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Reasons Why English Is Not the US's Official Language

The United States is somewhat of an outlier, with about 180 countries having official languages.

By Francis DamiPublished 5 months ago 4 min read

English is not the official language of the United States, despite popular perception. It is, in reality, one of the unique nations on Earth that does not recognize any official language. We need to go back to the US's founding and the lofty goals of the Founding Fathers to comprehend why.

There are about 180 official languages in the world, and over 100 have more than one official language. Bolivia now maintains the record for having the most official languages, with 37, including Spanish and other Indigenous languages.

Adopting official languages allows nations to have a common language for communication throughout their governance, which facilitates the defining and outlining of concepts like rights, regulations, and other things. It can also be employed as a weapon to maintain cultural identity and promote national solidarity.

The principles of equality and individual liberty, on the other hand, were at the forefront of American thought when the country was founded in the 18th century.

Throughout the 1700s, German, Dutch, Flemish, French, Danish, Norwegian, Swedish, Polish, Gaelic, Portuguese, Italian, and other languages were spoken by sizable segments of the population in the American colonies, even though English was gradually becoming the most common language.

It was thought unjust to favor one language over another in this multilingual nation of immigrants who spoke a wide variety of tongues. John Adams suggested to the Continental Congress in 1780 that English be declared the official language of the United States, but his proposal was rejected because it was seen as "undemocratic and a threat to individual liberty."

There is an urban tale that Congress was on the verge of making German the official language, but Frederick Muhlenberg, the first Speaker of the US House of Representatives, cast the lone vote that prevented it from passing. But this tale is a complete fabrication.

Although there isn't an official language in the US at the federal level, English is recognized as an official language at the local level in 32 of the 50 US states and all five US territories.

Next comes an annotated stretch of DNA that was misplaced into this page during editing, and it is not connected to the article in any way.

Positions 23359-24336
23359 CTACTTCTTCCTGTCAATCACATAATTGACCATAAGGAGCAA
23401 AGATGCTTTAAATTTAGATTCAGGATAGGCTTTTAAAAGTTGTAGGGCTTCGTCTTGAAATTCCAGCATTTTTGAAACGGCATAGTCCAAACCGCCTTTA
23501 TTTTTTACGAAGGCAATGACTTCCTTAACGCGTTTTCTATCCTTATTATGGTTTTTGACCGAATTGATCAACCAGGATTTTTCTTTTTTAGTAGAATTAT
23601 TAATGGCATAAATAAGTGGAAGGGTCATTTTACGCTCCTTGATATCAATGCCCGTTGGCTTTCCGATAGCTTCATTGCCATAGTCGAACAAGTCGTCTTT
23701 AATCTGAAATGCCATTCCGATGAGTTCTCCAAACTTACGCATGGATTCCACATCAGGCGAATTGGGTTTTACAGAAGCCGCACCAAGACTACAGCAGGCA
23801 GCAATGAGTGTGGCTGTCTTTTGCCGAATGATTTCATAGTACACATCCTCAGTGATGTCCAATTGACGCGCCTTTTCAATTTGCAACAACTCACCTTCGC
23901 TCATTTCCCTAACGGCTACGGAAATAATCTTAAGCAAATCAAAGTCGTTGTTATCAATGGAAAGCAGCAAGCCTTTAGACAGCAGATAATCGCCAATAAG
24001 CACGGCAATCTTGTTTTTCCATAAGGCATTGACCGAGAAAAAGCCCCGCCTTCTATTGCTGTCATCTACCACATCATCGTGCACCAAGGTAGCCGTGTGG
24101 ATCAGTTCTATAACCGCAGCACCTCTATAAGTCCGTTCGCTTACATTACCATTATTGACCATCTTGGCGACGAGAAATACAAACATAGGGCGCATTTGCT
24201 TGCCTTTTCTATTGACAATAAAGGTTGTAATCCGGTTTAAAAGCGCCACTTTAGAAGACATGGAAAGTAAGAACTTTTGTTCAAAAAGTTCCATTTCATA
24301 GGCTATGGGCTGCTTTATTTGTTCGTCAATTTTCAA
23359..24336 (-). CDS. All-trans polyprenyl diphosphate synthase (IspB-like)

In addition, there have been persistent efforts in recent decades to establish English as the official language of the United States. Republican senators JD Vance of Ohio and Kevin Cramer of North Dakota even introduced a bill to designate English as the official language of the country in 2023.

The idea that the English language is disappearing has motivated many of these endeavors, although that is a rather hyperbolic and baseless notion.

According to the most recent census data, 78.3 percent of the population speaks English exclusively at home. Even though that is a small decline from the prior dataset (78.7 percent from 2013 to 2017), English continues to be the most popular language. Spanish is the second most spoken language in the US, although 61% of Spanish speakers can also speak English "very well."

For once, the US is not an exception to the rule that languages change regularly. According to linguists, there have been several changes in American speech patterns over the previous several decades. For example, experts have seen the disappearance of the traditional Southern accent. On the other hand, as Spanish and English speakers mix culturally, new accents are emerging in other regions.

In the US, some parts of the English language may be changing, but they won't disappear anytime soon.

According to a recent study that examined pronunciation changes in the state of Georgia, the traditional Southern accent is disappearing in some regions of the United States.

The accents of older members of the baby boomer generation, who were born between 1943 and 1964, and members of Generation X, who were born between 1965 and 1982, have significantly changed, according to linguists from Georgia Tech and the University of Georgia.

The characteristic Southern accent's prolonged vowel sounds quickly vanished among Gen X speakers in Georgia, replacing them with a vowel system more widely spoken throughout the country.

"Our findings indicate that, in Georgia, white English speakers' accents have been moving away from the conventional Southern pronunciation for the past few generations," lead study author Margaret Renwick, an associate professor at the Department of Linguistics at the University of Georgia, said in a statement.

"College students nowadays sound nothing like their parents, who didn't sound anything like their own parents."

The researchers examined the transcripts of 135 white Georgians born between the late 19th and the early 2000s to arrive at their conclusions. They discovered that the traditional Southern drawl "fell off a cliff" with Generation X, who quickly abandoned it after the boomers, who were the ones who brought it to its pinnacle.

Renwick continued, "We had been listening to hundreds of hours of speech recorded in Georgia and we noticed that current college students didn't often have a thick Southern drawl, whereas older speakers did." "We began speculating as to which Georgian generation has the most distinctively Southern accent. We guessed that those were baby boomers, those born in the middle of the 20th century. We were shocked to observe how quickly the Southern accent vanishes beginning with Gen X."

Although the exact cause of this drastic change is unknown, the researchers surmise that it may have something to do with the local population changes.

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